There are few things more heartbreaking than seeing your child experience an injury during birth. This should be a time of excitement and celebration – not a time of fear and angst. But each year, thousands of newborns experience preventable injuries at birth. And since these infants have no voice, it’s up to the parents to speak up for them.
Birth Injury Statistics
While not common, per se, birth injuries do happen. According to the Centers for Disease Control (CDC), 7 in 1,000 children will suffer from a birth injury. These injuries can be caused by any number of elements, but factors like birth weight and term length come into play.
Children born before the 37th week of pregnancy face a much higher risk of birth injury due to the underdevelopment of certain muscles, nerves, and the brain. Likewise, newborns that weigh less than 5 pounds and 8 ounces (which is roughly 8.2 percent of all newborns) face a higher risk of injury.
Even though they often get lumped into the same category, it’s also important to note that there’s a difference between a birth injury and a birth defect. A birth injury is a problem that occurs while the mother is in labor or the process of giving birth. This can be caused by any number of factors, including negligence related to an incorrect method of delivery or the misuse of certain tools.
A birth defect, on the other hand, is simply an abnormality or condition that the baby is born with. This defect occurred at some point in the developmental process and has nothing to do with what happened during delivery.
The most common birth injuries and symptoms include brain injuries, nerve damage, cerebral palsy, brachial plexus injuries, spasticity, facial paralysis, scalp bleeding, cranial nerve damage, and spinal cord damage.
If your child is born with a birth defect, a nurse or doctor can’t be held responsible. But if your child is born with a birth injury, you may have a claim against the healthcare professional involved.
What to Do After a Birth Injury
If your child experiences an injury at birth, there are several things you should do. This includes:
- Get the Proper Diagnosis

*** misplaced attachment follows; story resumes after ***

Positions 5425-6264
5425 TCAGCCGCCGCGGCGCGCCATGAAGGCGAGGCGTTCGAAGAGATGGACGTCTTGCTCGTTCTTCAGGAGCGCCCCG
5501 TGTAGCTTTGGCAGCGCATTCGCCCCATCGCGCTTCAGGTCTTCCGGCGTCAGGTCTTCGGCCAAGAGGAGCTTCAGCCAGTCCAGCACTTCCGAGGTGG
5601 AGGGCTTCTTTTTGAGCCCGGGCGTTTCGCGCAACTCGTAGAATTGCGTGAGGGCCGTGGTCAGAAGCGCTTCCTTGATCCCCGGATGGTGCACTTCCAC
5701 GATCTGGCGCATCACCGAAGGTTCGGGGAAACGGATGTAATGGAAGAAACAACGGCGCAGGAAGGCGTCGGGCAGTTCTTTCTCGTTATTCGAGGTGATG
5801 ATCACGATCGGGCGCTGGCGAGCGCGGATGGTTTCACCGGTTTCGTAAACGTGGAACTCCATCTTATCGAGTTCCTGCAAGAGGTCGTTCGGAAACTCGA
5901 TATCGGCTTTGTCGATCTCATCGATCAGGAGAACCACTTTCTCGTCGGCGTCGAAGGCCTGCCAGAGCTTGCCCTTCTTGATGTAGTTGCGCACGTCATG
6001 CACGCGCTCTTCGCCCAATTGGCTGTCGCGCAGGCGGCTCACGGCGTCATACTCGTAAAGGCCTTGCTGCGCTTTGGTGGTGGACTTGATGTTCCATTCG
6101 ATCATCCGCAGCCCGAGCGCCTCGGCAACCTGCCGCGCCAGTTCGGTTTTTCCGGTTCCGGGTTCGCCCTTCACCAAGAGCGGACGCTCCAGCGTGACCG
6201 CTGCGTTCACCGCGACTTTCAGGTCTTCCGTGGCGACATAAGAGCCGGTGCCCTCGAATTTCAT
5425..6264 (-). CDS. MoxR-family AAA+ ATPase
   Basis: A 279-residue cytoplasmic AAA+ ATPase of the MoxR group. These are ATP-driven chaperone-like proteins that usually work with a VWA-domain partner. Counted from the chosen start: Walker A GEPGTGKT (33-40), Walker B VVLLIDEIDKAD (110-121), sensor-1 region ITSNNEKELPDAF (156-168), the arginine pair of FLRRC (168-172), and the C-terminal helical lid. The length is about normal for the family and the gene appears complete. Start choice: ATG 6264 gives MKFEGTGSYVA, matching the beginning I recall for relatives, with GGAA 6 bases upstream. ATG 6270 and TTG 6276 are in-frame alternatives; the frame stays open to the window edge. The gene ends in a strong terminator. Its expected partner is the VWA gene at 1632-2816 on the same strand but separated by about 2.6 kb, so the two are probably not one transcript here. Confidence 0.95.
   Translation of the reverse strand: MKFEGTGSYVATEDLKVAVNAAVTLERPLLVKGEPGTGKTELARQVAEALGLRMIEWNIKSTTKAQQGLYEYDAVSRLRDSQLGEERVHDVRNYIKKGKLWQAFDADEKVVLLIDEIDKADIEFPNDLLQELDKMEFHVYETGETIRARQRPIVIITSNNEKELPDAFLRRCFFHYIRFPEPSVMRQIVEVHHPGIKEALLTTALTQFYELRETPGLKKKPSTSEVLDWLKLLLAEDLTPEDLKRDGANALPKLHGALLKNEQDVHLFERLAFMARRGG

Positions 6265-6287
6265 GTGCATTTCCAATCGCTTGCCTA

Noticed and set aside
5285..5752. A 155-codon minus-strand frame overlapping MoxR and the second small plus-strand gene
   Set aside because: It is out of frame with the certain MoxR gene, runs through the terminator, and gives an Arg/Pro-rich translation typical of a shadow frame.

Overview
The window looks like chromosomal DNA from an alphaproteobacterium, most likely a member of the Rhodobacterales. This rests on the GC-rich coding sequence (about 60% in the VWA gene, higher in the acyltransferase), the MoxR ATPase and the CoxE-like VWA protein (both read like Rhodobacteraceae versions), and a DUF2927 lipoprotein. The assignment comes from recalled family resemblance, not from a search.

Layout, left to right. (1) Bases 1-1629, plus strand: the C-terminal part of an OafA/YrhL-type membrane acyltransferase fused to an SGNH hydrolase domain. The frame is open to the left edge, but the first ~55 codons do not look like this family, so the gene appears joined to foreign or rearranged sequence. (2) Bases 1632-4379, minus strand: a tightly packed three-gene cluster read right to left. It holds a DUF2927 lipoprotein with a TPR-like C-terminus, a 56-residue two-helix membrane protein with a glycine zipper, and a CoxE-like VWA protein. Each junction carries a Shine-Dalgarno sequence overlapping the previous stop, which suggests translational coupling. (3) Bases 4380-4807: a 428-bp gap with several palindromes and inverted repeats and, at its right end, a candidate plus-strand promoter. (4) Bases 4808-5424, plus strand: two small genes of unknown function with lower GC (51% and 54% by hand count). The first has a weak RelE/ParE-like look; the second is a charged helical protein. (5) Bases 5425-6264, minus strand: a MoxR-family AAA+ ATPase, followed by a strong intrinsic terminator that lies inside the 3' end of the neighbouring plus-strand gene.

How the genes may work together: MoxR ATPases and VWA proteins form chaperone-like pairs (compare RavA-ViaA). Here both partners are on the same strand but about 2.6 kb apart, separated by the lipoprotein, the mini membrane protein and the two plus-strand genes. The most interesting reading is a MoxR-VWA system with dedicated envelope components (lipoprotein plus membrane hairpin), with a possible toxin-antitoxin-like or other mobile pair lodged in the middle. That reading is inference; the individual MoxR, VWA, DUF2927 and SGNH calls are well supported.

Some injuries are apparent right away, while others don’t become evident until weeks, months, or even years after a child is born. But regardless of when you start to notice signs, it’s important that you get a proper diagnosis from your doctor. And if the diagnosis is complicated or unclear, it never hurts to get multiple opinions.
- Contact an Attorney
If something is wrong and you believe that the injury may stem from a birth injury at delivery, your next step is to hire an attorney. A birth injury lawyer can analyze the situation and see if there’s a reasonable case to be made. If so, they’ll work with you to gather the right information, file a claim, and submit the proper paperwork.
- Record as Much Evidence as Possible
As soon as you suspect something is wrong, your attention should immediately shift to discovery. In other words, it’s time to gather as much evidence as you possibly can. This may include medical records and bills, pictures, statements, etc. The goal is to build up your own war chest of evidence that can be used to mount a strong claim.
- Care for Your Baby
The good news is that many birth injuries will actually improve over time. Through proper medication, therapy, and treatment, your child could go on to live a normal and healthy life. In other cases, the effects can be long lasting. Either way, the only thing you can do right now is give your baby the best care you can. Everything else will have to be handled by your attorney and sorted out in the claims process.
Be Your Child’s Voice
Your child is young and helpless – unable to speak for themselves. It’s up to you to be the voice that speaks up on their behalf. This may mean filing a claim and holding the responsible parties accountable for their negligence. The only way to know is to speak with an attorney and discuss the details of your case.